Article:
Our speaker declared that, since his last report in 2000, his group has continued to look for the elusive substance — “and we’re still looking for it.” There is overwhelming observational evidence, he said, that dark matter constitutes most of the matter in the Universe — material unseen except for its gravitational effects.
The reason for their extended search, he said, is to learn “what’s missing in the universe. We understand gravity and the origin of structure in galaxies, and we assume that Newton and Einstein got it right. We don’t know that that’s absolutely true on all the scales of the universe, but we take that as a working assumption in pursuing the cause of the forces that hold galaxies together.” They know it’s not ordinary matter and expect to find something that may be a new form of matter — which might also be an indication of some type of new fundamental force.
There is considerable dynamical evidence for the existence of dark matter. One of these is the rotation curve of particles in the galactic halo of objects rotating about their central masses. In our solar system, planets move slower in their orbits as they get farther from the sun, and one can readily predict their tangential speed from their orbital radius and the masses involved. But on a galactic scale, the speed of orbiting particles is substantially greater than conventional physics would predict, suggesting a much greater central mass. On an even larger scale are anomalies in galactic cluster lensing — the use of a large mass in space that happens to be in the line of sight with a more distant object whose light rays are warped around the closer mass cluster (the famous Einstein prediction), using it as a lens to magnify the more distant object (or cause multiple images of it to appear). But the optical density of the gravitational lens turns out to be about three times greater than that expected, implying a substantially larger mass of the closer cluster than would be expected.
A current theory that may be applicable in the study of dark matter is that of super-symmetry — a way of describing a new class of subatomic particles and the forces that govern their actions among themselves and with ordinary matter. It is possible, Dr. Akerib explained, that dark matter consists of Weakly-Interacting Massive Particles (WIMPs) that were produced in the first few minutes of the early Universe. These relics could be in the Milky Way and could be detectable through scattering off of atomic nuclei in a terrestrial detector. The current hypothesis is that dark matter consists of “clouds” of WIMPS permeating the galaxies like a cosmic gas.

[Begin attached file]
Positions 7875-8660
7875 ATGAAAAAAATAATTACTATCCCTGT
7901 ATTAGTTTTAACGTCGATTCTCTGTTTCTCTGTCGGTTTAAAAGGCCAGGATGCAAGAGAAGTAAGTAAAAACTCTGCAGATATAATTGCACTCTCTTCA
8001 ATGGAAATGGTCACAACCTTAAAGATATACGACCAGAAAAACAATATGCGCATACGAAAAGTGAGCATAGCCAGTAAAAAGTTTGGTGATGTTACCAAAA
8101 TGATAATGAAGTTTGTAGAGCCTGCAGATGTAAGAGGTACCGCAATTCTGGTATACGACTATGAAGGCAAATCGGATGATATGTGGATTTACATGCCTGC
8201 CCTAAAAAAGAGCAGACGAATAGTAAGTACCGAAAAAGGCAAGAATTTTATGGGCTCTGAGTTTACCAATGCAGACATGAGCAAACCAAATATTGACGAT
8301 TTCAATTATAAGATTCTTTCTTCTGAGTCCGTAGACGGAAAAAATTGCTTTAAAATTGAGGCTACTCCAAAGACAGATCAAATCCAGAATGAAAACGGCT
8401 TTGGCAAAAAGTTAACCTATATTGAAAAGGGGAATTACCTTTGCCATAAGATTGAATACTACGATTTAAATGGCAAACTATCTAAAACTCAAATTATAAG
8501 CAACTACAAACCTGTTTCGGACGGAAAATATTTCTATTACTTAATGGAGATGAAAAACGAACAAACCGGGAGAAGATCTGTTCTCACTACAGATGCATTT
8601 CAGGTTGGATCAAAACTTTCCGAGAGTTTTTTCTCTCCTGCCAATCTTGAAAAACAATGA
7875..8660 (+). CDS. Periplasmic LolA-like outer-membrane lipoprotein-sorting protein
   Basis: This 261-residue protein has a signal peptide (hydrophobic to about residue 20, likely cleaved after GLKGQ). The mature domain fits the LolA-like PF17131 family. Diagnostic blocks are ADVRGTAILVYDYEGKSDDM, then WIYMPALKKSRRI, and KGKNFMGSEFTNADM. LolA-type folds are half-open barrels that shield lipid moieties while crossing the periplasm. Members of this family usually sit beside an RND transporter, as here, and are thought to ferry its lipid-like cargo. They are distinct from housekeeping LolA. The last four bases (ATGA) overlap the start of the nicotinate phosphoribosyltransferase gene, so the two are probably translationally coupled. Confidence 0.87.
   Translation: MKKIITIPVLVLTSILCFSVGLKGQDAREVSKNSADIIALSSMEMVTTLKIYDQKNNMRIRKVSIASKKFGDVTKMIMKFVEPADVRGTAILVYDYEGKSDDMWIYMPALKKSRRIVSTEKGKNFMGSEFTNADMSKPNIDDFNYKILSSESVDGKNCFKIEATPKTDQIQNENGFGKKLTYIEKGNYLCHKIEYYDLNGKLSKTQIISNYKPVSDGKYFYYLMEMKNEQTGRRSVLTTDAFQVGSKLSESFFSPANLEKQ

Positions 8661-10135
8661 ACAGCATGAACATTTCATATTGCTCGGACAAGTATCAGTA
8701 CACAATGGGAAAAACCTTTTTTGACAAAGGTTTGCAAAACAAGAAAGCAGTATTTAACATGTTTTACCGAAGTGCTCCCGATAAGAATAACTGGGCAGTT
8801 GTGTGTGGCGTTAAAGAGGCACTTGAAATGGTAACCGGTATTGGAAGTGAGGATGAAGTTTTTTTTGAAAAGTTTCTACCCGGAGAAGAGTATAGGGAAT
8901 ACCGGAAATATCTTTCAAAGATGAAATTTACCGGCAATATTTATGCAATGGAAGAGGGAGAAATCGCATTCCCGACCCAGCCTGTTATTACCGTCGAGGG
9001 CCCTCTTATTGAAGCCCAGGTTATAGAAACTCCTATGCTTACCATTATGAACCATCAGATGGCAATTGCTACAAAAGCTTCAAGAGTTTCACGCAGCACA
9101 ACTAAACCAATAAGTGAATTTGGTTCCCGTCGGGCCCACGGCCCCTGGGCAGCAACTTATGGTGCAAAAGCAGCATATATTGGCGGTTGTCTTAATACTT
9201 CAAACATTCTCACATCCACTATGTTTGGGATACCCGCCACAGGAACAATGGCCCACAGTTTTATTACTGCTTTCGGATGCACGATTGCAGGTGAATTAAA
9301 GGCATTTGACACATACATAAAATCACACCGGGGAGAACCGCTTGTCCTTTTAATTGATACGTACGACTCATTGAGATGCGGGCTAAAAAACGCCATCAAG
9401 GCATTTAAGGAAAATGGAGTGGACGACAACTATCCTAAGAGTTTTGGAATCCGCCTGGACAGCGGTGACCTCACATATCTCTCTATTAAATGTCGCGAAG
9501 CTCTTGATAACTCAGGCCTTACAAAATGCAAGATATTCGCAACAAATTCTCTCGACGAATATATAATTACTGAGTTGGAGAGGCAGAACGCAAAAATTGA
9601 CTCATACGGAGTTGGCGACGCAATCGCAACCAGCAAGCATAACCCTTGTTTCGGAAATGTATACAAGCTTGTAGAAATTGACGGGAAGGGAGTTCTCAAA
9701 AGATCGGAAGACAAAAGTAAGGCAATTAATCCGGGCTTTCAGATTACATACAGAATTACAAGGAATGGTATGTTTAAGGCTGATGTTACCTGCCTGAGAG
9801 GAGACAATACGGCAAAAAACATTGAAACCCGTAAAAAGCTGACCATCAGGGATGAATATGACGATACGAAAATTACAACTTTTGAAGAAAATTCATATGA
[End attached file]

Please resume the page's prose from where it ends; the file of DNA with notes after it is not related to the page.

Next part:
Our speaker devoted most of the rest of his Power Point-illustrated lecture to answering the question, “How do we find this stuff?” The detecting of WIMPs,” he explained, “is a great experimental challenge because they interact at a low rate with small energy depositions, amidst much higher sources of background.” The particles themselves have no charge. It is like looking for a needle in a haystack, and the challenge is to get rid of as much of the “hay” as possible (one reason that the laboratory is half a mile underground to shield it from cosmic rays), using ultra-clean copper and other metals in the construction of their apparati, using noble gases, etc. The likelihood of detecting these rare events (e.g., when a WIMP and a quark happen to collide, i.e., a WIMP colliding with a nucleus), he said, is about a hundred million times less than that of ordinary background radiation of various ilk.
Dan went on to discuss a range of the techniques that he and his colleagues use in their attempts to detect them. Their approaches include pucks of germanium operating at 50 micro Kelvin, in buckets of liquefied xenon, instrumented with light-sensitive photomultiplier tubes, “and we have even seen the resurgence of bubble chambers from the heyday of accelerator-based particle physics.”
So far, after five years of “time exposure,” as our speaker put it, “we are the best in the world at finding nothing.” Partly, it is apparent that this is evidence of the group’s meticulous honesty in data evaluation with the necessary skepticism to avoid any optimistic (or pessimistic) influences. Dan Akerib’s fascinating presentation precipitated lots of questions and further discussion — and it inspired Tom Meyers to recall a quote posted on the wall in the Kent UU church, which was authored by British biologist J.V.S. Haldane: “The universe is not only stranger than we imagine; it is stranger than we can imagine.”
Meeting Announcement: MONDAY, September 22, 2008 - TANGIER, 6:00 PM
Appropropriately for a club of its acumen, the Akron Physics Club’s first meeting of the new season occurs precisely on the day of the autumnal equinox. And our speaker, from whom we haven’t heard since February, 2001, will be Dr. Jutta Luettmer-Strathmann, Associate Professor of Physics, the University of Akron. She will be speaking on:
LIQUID MIXTURES IN TEMPERATURE GRADIENTS
FROM THE PREBIOTIC OCEAN . . .
TO THIN LAYERS OF POLYMER-BLENDS
As Jutta explains, a temperature gradient applied to a fluid mixture generally induces net mass flows, which lead to the formation of concentration gradients. In quiescent mixtures, this effect is known as thermal diffusion or the Ludwig-Soret effect. In conjunction with convective flow, thermal diffusion becomes a powerful separation process that affects natural processes, and is an active area of current research.
Significant temperature gradients occur naturally under geological conditions. Thermal diffusion is well known to affect the partitioning of crude oil components in oil fields and is also currently being investigated in the context of carbon sequestration. Very recently, a mechanism, driven solely by a temperature gradient, has been proposed to solve the “concentration problem of the origin of life.” Jutta will describe recent discoveries in the field.
Minutes, September 22, 2008